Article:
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Smokey Skies, Sunset & Picacho Peak,
International Space Station

Posted: 18 September 2020

Tuesday, 8 September 2020, dawned with the entire sky grayish-white (no clouds) due to widespread smoke from California wildfires. Horizontal visibility was severely limited. Early Tuesday afternoon clouds and wind from an approaching cold front began arriving. The GEOS-East satellite showed the smoke.


The sky "cleared" on Wednesday, 9 September. Although the clouds left, the sky was still very hazy (smokey) and the wind was still blowing. This webcam photo taken about sunset shows the smokey sky and why I didn't open the observatory.


Thursday morning, 10 September, the sky was clear but with some smoke.


The sky became worse in the afternoon, cancelling my plan to open the observatory that night. This was the view as the Sun was setting.


The smoke from California wildfires covered much of Arizona on Friday, 11 September.


Ninety minutes before sunset the Sun's disk was not visible through the thick smoke from the California wildfires. California's Governor was citing climate change as contributing to the length and seriousness of wildfire season. Maybe California, Oregon, and Washington will finally acknowledge the contribution of Light Pollution on climate change. I know, just wishful thinking. Most elected officials don't get it.

Saturday, 12 September, was still gray but less dense looking. The Sun was barely visible about 50 minutes before sunset.


Sunday, 13 September, had a still smokey but brighter sky until mid-day when clouds appeared beneath the smoke. Monday, 14 September, the sky was less smokey but with some clouds. These webcam images are from 1540 MST and 1820 MST.

photo photo

Tuesday, 15 September, initially had a nice blue sky, but clouds began appearing mid-day. Smoke increased late afternoon, as seen in these webcam images as sunset approached (left west, right north).

photo photo

Wednesday, 16 September, began with more visible smoke in the sky that did not improve as sunset approached.


Thursday, 17 September, dawned clear and breezy with very little smoke visible, but some clouds and smoke appeared mid-day. As sunset approached the sky looked better so I went to the observatory.

Open: Thursday, 17 September 2020, 1822 MST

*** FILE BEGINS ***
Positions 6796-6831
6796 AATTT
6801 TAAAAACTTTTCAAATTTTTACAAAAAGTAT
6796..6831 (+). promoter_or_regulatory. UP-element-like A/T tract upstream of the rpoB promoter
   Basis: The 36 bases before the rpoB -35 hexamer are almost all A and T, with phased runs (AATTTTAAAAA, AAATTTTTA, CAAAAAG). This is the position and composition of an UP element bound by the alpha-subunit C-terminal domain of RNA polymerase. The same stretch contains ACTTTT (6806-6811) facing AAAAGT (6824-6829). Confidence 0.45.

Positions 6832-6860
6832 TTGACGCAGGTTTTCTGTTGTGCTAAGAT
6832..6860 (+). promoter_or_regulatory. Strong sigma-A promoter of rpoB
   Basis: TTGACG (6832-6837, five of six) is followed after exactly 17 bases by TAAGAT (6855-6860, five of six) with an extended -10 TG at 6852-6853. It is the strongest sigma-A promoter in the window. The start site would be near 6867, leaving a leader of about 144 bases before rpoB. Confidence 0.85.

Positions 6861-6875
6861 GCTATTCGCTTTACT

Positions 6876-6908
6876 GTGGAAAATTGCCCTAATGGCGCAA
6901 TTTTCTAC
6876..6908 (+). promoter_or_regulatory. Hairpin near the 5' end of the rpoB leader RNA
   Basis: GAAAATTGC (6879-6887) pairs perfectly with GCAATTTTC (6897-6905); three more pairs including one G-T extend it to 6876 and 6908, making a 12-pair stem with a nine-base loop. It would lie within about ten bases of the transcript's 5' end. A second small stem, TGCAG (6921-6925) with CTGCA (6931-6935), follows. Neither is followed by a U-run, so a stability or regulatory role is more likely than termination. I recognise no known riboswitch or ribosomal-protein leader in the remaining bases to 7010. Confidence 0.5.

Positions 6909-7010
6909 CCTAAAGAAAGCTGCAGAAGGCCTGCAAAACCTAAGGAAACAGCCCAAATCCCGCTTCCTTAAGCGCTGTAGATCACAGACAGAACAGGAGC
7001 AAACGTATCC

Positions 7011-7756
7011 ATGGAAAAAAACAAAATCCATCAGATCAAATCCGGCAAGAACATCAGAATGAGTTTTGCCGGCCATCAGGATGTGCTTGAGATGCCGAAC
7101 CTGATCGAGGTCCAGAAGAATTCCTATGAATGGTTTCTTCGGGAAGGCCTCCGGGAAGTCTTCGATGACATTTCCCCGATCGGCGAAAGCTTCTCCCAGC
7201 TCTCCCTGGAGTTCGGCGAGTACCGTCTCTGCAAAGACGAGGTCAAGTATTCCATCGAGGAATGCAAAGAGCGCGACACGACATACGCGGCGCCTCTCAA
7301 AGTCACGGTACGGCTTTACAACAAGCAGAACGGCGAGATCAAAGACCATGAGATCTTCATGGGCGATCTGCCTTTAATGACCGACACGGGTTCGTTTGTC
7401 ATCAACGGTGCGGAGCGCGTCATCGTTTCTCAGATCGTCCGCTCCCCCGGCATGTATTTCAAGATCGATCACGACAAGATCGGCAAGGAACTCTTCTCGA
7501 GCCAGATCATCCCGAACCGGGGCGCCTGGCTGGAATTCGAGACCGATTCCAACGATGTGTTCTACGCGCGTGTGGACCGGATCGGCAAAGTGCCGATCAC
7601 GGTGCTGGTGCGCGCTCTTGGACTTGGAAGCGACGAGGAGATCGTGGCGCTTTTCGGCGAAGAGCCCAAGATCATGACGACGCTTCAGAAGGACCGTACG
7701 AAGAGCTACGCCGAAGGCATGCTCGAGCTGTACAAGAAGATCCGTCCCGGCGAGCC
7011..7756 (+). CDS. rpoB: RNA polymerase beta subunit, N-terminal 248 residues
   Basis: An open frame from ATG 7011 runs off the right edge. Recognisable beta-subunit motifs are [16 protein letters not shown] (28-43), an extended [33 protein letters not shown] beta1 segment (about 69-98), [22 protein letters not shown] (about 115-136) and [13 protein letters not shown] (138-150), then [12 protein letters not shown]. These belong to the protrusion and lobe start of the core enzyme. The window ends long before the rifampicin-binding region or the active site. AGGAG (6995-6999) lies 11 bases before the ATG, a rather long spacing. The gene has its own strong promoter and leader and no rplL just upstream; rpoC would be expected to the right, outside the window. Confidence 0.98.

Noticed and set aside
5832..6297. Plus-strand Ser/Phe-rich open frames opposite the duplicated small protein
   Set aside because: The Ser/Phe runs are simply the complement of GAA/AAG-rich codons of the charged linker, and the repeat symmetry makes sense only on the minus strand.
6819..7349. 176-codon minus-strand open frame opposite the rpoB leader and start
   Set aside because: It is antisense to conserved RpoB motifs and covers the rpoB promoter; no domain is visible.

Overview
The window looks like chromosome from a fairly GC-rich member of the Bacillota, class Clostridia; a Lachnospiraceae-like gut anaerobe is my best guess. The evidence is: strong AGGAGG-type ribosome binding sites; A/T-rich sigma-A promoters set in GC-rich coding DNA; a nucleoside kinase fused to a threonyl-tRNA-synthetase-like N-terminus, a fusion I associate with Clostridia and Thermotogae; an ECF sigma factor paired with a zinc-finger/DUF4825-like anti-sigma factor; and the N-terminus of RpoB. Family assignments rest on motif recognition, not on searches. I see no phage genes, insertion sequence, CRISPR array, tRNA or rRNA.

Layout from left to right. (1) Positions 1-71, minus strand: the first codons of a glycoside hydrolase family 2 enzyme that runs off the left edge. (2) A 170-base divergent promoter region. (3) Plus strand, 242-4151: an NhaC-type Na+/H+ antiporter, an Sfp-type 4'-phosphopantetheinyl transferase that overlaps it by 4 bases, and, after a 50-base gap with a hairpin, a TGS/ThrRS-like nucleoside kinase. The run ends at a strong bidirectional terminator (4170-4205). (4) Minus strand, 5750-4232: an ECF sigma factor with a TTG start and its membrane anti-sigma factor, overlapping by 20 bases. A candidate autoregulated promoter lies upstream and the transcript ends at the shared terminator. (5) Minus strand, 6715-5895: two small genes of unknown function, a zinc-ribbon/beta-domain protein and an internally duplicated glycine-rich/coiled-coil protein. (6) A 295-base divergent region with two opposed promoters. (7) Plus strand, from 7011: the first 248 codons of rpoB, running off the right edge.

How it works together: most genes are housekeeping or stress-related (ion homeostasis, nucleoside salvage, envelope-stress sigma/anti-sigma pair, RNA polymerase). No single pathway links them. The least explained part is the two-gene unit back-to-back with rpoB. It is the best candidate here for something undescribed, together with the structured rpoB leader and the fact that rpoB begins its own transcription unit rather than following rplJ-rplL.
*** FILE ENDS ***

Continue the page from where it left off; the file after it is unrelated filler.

Temperature: 84°F
Session: 1518
Conditions: Mostly clear, smokey, breezy

12" f/8 LX600 w/StarLock
2" 24mm UWA eyepiece
2" 14mm 100° eyepiece

D7200 DSLR
iPhone 11 Pro Max

A smoke-reddened Sun was close to setting and looked like it might go directly behind Picacho Peak, 31 miles away. So I quickly moved to a location with a view of the western horizon and took this series of photos (slightly cropped) using a D7200 DSLR with 300mm lens as the Sun set behind Picacho Peak.


1828 MST: sunset.

I returned to the observatory and SYNCed the observatory to WWV time signals.

1838 MST: LX600 ON, StarLock OFF, High Precision OFF.

1840 MST: viewed Jupiter and the four Galilean Moons, 104X. Then viewed Saturn, 102X. Seeing was not great, but the views were nice at times.

1950 MST: I began relaxing on the observatory patio bench. It was nice to once again watch the stars come out.

1859 MST: the breezes were getting stronger.

1932 MST: I began watching the International Space Station (ISS) cross the sky. I took this handheld photo of the ISS over Cassiopeia Observatory using the iPhone 11 Pro Max (Night Mode, 10 seconds, 1X lens). The ISS is the bright streak above the dome, with the constellation of Cassiopeia at the right.


1950 MST: end of Astronomical Twilight. The Andromeda Galaxy (M31) should have been visible to the naked eye, but due to smoke in the sky from the California wildfires it was not visible. The southern sky was very bright as light from Tucson, Oro Valley, and Catalina was reflected off smoke particles. I could not see the center of the Milky Way in the southern sky, but I could see the Milky Way at the Zenith. Obviously observing conditions were not ideal.

I decided to try to observe some bright Deep Sky Objects using 102X. I viewed M13 (Great Globular Cluster in Hercules), M92 (globular cluster), M11 (Wild Duck Cluster, open star cluster), M15 (globular cluster), and M31 (Andromeda Galaxy) and its satellite galaxies M32 and M110. I then viewed M31 and M32 using the 2" 14mm 100° eyepiece (174X).

2012 MST: viewed Saturn and four moons, 174X. Viewed Jupiter, four moons, and the Great Red Spot, 174X. The views were nice during brief moments of relatively good seeing.

2018 MST: LX600 OFF.

2022 MST: took a smoke impacted Sky Quality Reading.

Close: Thursday, 17 September 2020, 2033 MST
Temperature: 80°F
Session Length: 2h 11m
Conditions: Clear, smokey, breezy, SQM 20.83

I recently found my Observing Logs from the 1960s, Comets Alcock (1963b) & Ikeya-Seki (1065F).

I have posted my review of the book The Last Stargazers. If you have wondered what life as a professional astronomer is like, this book is a must read.

On my 31 July 2020 report I briefly mentioned my efforts, began in 2013, to get Congress to fix flawed legislation it created that is putting local lives at risk and harming local businesses. I have now posted a "Congress and the flawed STELA Legislation" blog to document those efforts and my ongoing efforts to work with Congress. If you want to learn more about the Federal legislation that affects several locations in the United States, read my blog.

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